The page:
You are not to chat with anyone named Keith. Keith is a stupid name.

The brunette on the other end of the couch was shaking her head and muttering to herself.

You are never to turn the television off when I am in the room. I am not sleeping; I am just resting my eyes. If you turn off my program, I’ll take a switch to you.

Uh-oh. The girl with the hangnails just crossed herself.

Aunt Ginny stopped pacing and pointed her finger at the girls. And above all, if you find ajar of peanut butter hidden anywhere in this house you are to bring it to me at once. I’ve hidden one and I can’t remember where it is. And don’t let Poppy know where you found it. I may want to use that spot again.

The girls all looked around Aunt Ginny to where I was standing in the archway, still in my pink chef bustier.

Aunt Ginny followed their eyes and jumped when she saw me. Oh, Poppy. When did you get here?

Figaro flopped over and accidentally slid off the coffee table and landed on the floor. The nervous girl in the middle of the sofa let out a little squeak and pulled her knees up to her chest hugging them tight against her.

I stepped into the library and scanned the girls’ faces before looking back at Staff Sergeant Frankowski. Her green coat had a patch with the name Wyatt sewn over the breast pocket. Her second husband. What’s going on?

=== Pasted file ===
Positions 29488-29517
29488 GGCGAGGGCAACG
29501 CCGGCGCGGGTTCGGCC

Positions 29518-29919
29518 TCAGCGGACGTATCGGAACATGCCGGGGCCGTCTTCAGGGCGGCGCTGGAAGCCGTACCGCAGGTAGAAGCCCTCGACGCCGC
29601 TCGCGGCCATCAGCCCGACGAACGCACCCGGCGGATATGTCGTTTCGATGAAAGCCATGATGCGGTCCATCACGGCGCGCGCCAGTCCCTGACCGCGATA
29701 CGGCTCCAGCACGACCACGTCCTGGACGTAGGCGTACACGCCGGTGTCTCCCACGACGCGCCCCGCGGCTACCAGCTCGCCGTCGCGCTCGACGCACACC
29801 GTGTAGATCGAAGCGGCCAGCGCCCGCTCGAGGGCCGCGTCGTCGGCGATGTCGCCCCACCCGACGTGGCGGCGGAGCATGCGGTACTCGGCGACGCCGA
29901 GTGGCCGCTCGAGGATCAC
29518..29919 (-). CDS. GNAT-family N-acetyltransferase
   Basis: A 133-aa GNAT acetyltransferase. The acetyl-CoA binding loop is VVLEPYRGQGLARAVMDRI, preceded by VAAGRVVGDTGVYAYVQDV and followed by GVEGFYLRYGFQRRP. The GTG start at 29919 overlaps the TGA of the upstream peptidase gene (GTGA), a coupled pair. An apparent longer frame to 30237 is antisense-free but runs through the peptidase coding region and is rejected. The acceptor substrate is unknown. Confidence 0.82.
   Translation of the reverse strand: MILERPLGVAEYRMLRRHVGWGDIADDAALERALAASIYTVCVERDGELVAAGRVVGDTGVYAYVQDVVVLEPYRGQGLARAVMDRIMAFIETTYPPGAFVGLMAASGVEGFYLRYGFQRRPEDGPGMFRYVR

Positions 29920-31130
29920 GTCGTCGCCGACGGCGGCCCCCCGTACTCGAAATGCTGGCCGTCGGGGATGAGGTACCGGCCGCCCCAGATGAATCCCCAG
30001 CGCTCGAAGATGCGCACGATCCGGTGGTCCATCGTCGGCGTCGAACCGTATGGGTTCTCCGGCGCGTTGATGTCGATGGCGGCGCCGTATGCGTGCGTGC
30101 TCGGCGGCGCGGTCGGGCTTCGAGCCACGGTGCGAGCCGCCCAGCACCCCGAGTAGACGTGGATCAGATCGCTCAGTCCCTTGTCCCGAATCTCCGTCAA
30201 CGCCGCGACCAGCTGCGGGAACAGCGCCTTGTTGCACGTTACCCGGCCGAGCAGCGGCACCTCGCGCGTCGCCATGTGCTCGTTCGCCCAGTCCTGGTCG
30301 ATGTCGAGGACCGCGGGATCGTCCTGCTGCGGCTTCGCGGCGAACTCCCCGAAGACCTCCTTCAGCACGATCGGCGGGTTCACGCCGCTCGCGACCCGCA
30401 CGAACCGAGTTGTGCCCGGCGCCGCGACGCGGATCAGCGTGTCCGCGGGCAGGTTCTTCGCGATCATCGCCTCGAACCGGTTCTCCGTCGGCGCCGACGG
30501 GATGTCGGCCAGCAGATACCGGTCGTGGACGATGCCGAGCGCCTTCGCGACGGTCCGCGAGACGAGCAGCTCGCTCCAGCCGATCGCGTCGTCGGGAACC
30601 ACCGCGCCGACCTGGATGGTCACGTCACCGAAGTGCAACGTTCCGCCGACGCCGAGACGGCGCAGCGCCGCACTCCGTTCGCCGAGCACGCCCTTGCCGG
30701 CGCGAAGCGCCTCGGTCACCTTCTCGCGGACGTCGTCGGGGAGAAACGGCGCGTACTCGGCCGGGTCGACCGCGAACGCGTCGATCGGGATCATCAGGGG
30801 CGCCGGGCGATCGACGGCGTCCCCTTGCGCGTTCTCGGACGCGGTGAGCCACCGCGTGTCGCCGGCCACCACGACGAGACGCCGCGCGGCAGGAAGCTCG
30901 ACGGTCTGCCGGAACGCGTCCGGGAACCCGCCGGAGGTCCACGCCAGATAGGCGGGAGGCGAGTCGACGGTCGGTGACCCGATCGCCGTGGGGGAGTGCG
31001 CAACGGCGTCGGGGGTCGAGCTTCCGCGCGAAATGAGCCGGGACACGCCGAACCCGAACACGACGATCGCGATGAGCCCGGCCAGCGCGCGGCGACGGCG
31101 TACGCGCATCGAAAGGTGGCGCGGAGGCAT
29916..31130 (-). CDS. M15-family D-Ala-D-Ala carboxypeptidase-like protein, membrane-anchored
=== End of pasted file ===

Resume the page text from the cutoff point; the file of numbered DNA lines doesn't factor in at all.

Aunt Ginny gave me a toothy smile. I was just doing some preliminary interviews. She turned her head away from the girls and gritted her teeth. To weed out the weak ones.

Uh-huh. And just how does that work?

Aunt Ginny turned to the girls again. Okay, anyone no longer interested in the position may go.

The girls fought each other to get off the couch, through the library, and out the door like hikers running from a hatchet-wielding bear. Only one girl remained on the sofa. She was pale and thin and had long straight black hair and large blue eyes over high cheekbones. She gave me a timid smile.

What’s your name?

The girl held out a delicate hand and spoke in a clipped, lilting voice. Victoryna Rostyslavivna Yevtushenko.

Aunt Ginny flicked her eyes to mine. Did you get that?

The girl shook my hand like she was shaking up a Yoo-hoo. You may call me Victory.

Well, Victory, I said, pulling my hand gently from hers. It looks like you’ve got the job.